To Marinianus, Bishop.
Gregory to Marinianus, Bishop of Ravenna.
We wonder why the discernment of your Fraternity should have been so changed in a short time that it does not consider what it asks for. On this account we grieve, since you afford manifest proof that the words of evil counsellors have availed with you more than the study of divine lore has profited you. And, when you ought to be protecting monasteries, and with all your power congregating the religious therein so as to make gain from the gathering together of souls, you are on the contrary desiring to exercise yourself in oppressing them, as your letters testify; and, what is worse, art trying to make us partakers in your fault; to wit, in wishing, with our consent, to oppress the monastery which your predecessor founded under the name of looking after its property and business affairs.
For you ought to call to mind that, in your presence, and in the presence also of sundry of your presbyters, deacons, and clerics, we granted, as they requested, a precept contrary to the testament of your predecessor. Yet, though the disposition he had made with regard to the monastery itself was still therein confirmed, thou now dissemblest this, and demandest of us that we should order the contrary. And indeed we know that this device is not your own; but, when you refuse not to listen to those who say incongruous things, you injure not only your own reputation, but also souls. Since, then, I love you much, I urgently admonish you— consider this attentively— that thou care not more for money than for souls. The former should be regarded collaterally; but the latter should be regarded with the whole bent of the mind, and vehemently striven after. On this spend vigilantly your labour and solicitude, since our Redeemer seeks from the priest's office not gold, but souls.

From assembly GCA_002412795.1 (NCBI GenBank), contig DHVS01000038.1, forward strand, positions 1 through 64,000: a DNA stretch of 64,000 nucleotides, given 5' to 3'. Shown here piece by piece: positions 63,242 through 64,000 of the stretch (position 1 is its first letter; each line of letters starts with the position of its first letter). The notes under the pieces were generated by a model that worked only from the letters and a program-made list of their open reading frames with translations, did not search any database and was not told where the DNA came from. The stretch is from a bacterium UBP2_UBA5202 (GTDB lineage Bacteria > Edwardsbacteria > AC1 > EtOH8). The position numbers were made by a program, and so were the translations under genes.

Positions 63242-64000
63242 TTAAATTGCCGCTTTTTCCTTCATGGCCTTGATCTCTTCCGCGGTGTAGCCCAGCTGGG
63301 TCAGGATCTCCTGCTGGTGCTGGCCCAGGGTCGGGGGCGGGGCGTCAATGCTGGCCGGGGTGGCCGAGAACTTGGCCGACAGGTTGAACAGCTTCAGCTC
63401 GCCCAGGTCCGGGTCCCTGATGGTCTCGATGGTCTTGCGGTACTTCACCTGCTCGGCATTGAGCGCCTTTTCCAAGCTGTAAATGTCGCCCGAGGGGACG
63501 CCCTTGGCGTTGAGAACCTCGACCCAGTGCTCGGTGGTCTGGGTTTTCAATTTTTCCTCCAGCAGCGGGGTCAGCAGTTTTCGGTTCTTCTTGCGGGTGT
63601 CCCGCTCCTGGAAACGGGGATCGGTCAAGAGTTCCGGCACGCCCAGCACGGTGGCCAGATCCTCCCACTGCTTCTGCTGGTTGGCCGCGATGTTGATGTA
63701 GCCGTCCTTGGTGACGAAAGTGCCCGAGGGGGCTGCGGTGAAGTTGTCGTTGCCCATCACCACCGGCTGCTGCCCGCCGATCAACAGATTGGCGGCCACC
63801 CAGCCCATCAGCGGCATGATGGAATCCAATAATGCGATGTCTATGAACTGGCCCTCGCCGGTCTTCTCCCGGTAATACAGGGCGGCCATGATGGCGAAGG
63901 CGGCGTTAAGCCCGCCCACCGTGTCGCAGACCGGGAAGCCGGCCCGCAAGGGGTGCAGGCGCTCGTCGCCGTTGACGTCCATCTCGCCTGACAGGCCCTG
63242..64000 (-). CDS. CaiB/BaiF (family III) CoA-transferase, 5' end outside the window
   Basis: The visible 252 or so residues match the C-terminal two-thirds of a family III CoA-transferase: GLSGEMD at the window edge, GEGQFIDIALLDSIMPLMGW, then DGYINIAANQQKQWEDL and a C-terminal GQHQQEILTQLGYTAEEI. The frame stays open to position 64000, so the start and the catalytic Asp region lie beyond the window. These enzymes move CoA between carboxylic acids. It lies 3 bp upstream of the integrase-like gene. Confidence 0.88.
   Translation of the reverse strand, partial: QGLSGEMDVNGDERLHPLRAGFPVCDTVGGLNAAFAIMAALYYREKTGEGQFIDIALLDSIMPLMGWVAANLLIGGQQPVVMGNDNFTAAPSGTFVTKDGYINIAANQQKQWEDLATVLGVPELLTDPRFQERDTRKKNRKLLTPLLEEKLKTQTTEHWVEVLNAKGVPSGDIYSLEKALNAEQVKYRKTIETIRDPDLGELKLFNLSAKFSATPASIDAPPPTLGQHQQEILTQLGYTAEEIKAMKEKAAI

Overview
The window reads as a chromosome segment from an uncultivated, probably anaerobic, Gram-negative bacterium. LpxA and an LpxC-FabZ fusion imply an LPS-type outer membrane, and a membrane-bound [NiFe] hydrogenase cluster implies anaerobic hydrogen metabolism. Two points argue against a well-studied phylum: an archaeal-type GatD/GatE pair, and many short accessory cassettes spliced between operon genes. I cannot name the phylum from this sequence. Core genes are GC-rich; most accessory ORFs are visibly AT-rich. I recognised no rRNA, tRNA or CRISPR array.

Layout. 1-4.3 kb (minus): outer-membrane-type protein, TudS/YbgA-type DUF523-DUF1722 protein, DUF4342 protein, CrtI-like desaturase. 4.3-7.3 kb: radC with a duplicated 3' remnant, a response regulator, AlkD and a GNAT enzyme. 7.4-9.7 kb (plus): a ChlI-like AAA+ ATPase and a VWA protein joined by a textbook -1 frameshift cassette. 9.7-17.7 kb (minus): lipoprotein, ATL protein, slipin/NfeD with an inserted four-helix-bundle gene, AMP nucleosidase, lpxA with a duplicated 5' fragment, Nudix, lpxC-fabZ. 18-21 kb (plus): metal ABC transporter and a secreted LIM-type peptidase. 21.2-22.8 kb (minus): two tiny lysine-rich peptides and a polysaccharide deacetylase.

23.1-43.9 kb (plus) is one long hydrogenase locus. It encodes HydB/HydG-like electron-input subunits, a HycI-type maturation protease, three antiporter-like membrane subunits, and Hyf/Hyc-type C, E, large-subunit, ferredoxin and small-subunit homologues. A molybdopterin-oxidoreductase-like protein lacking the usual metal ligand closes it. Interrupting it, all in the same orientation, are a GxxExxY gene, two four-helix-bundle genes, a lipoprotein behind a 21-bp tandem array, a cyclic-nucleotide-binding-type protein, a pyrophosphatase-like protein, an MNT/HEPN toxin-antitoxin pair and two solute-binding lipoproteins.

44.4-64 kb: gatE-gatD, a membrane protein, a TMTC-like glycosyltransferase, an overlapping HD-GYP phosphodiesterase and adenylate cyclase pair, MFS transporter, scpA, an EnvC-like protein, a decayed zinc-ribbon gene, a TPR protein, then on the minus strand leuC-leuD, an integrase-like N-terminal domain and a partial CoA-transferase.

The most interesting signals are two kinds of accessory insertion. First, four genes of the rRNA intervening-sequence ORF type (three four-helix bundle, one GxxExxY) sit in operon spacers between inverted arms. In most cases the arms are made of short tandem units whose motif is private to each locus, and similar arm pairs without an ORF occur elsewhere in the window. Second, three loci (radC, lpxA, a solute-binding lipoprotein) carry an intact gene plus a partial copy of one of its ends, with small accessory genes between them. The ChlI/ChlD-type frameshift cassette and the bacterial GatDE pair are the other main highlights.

Further, it has reached our ears that monasteries which are constituted under your Fraternity are oppressed by importunities and various annoyances from the clergy. That this may no longer be so, restrain it by strict prohibition, to the end that the monks who live therein may be able to exult freely in the praises of our God.
With regard to the clerics Romanus and Dominicus, who presumed with rash daring to depart from this city without our blessing, though they were to have been stricken with heavier punishment, nevertheless such relaxation ought to be made in a spirit of kindness that they be urged to come back to their duty. The month of April, Indict. 14.
Source. Translated by James Barmby. From Nicene and Post-Nicene Fathers, Second Series, Vol. 12. Edited by Philip Schaff and Henry Wace. (Buffalo, NY: Christian Literature Publishing Co., 1895.) Revised and edited for New Advent by Kevin Knight. <http://www.newadvent.org/fathers/360206029.htm>.
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